Championship pedigree vs a generational journey: Border vs Kaierau
I will fight, ’til there’s nothing left
‘Til my legs are gone
You won’t forget me
- Jim Johnston, Fight, 2002
By Jared Smith
It doesn’t matter if it’s your sixth appearance in seven seasons or your first time in a decade – the Tasman Tanning Premier final at Cooks Gardens is the pinnacle moment for any WRFU club player.
Saturday promises to be a special occasion for either Waverley Harvesting Border, looking for a rare back-to-back Rosebowl Trophy victory, or Wanganui Car Centre Kaierau, appearing in their first final since 2011 and trying to win it for the first time since 2005.
The grand final had seemed destined for another super-club showdown between rivals Border and Byford’s Readimix Taihape – having fought out three previous epics in 2016 and 2019-20, while each took one win off the other this 2021 season.
Kaierau, meanwhile, had limped into third spot and seemed a shell of the young team which made the previous two seasons’ semifinals, thanks to losing a full XV of players to injury at various stages this campaign.
But all scripts had to be rewritten last weekend as Kaierau shocked Taihape 16-5 at Memorial Park, with Border very interested viewers of the live-stream after their 39-11 victory over Dave Hoskin Carriers Marist was already complete.
So interested, in fact, this week Border coach Cole Baldwin changed his Waverley club’s preparations from extended Wednesday night trainings back to the traditional Tuesday-Thursday night sessions.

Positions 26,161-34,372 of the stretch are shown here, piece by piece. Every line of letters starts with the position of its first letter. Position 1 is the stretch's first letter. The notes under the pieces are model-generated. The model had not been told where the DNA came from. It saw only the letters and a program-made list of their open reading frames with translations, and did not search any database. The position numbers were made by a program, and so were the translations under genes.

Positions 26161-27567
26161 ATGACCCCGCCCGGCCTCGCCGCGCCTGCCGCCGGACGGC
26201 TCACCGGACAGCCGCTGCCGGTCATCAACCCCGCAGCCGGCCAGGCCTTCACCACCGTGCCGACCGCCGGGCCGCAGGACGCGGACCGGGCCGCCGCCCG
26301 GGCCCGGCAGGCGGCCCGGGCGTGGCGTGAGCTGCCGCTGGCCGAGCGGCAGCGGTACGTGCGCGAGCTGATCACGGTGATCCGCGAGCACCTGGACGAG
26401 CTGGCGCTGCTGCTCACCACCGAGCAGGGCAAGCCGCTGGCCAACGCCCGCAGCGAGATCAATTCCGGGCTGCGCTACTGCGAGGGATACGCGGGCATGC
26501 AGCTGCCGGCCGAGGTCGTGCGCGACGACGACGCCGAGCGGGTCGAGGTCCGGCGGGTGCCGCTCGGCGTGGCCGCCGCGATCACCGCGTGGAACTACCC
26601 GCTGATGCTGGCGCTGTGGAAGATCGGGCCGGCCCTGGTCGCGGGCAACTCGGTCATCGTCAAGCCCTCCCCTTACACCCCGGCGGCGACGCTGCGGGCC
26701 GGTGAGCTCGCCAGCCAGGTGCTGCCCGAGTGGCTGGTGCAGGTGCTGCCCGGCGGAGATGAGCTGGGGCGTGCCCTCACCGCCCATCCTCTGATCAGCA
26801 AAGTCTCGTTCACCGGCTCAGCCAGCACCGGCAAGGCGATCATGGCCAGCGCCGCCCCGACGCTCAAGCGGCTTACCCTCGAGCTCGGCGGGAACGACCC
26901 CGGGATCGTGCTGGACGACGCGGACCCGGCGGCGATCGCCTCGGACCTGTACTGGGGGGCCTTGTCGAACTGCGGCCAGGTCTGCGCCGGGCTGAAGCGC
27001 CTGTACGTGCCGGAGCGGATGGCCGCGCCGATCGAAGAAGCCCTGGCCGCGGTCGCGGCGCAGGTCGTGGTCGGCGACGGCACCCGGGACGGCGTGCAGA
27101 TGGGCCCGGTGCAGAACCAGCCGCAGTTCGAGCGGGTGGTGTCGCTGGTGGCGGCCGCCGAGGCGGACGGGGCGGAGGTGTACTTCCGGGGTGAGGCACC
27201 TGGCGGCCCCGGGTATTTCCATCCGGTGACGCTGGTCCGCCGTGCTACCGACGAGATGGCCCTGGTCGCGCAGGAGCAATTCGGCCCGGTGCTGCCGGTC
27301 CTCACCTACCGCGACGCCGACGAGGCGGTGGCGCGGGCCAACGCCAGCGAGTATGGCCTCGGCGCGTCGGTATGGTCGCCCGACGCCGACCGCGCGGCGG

“It was more of a case of a few things we can get a lot better with – making sure we leave no stone unturned for this week,” Baldwin said.
Border have two comfortable wins over Kaierau this year – 37-10 and 44-7 – but if it appears the town club with the most Steelform Whanganui incumbents in their early 20’s has more players coming back through the door than going out, then Baldwin is astute enough to have contingencies for the unexpected.
“Everyone’s got a starters chance, it’s who can handle the pressure the best and what they want to do right.
“Nothing wrong with a few nerves – it’s healthy. We’re looking pretty good.
“It would be quite special [to repeat]. It’s hard enough to win one, let alone two, and they were made well aware of that yesterday.
“We would have to work hard to do it.”
After Covid-19 restrictions meant only a couple of hundred selected supporters were allowed at Cooks Gardens last year, Baldwin is looking forward to the doors being fully open for another South Taranaki invasion.
“There will be a lot of support coming down to support us – there always is, from the town and the surrounding area.
“The community get behind us at this time of year. There’s no doubt, there will be a few there for Kaierau.”
Another reason for changing the training schedule was to confirm the composition of the starting XV.
Goal-kicking fullback Nick Harding, whose accurate boot literally rescued his team against Taihape in last year’s final, stayed on the bench against Marist with his leg injury, while standout No8 Semi Vodosese has been grieving the death of his mother in Fiji.
“We’ll reassess that with what’s going on – nothing is set in stone,” said Baldwin of their possible appearances.
But there’s no mystery about who Border’s strike weapons will be.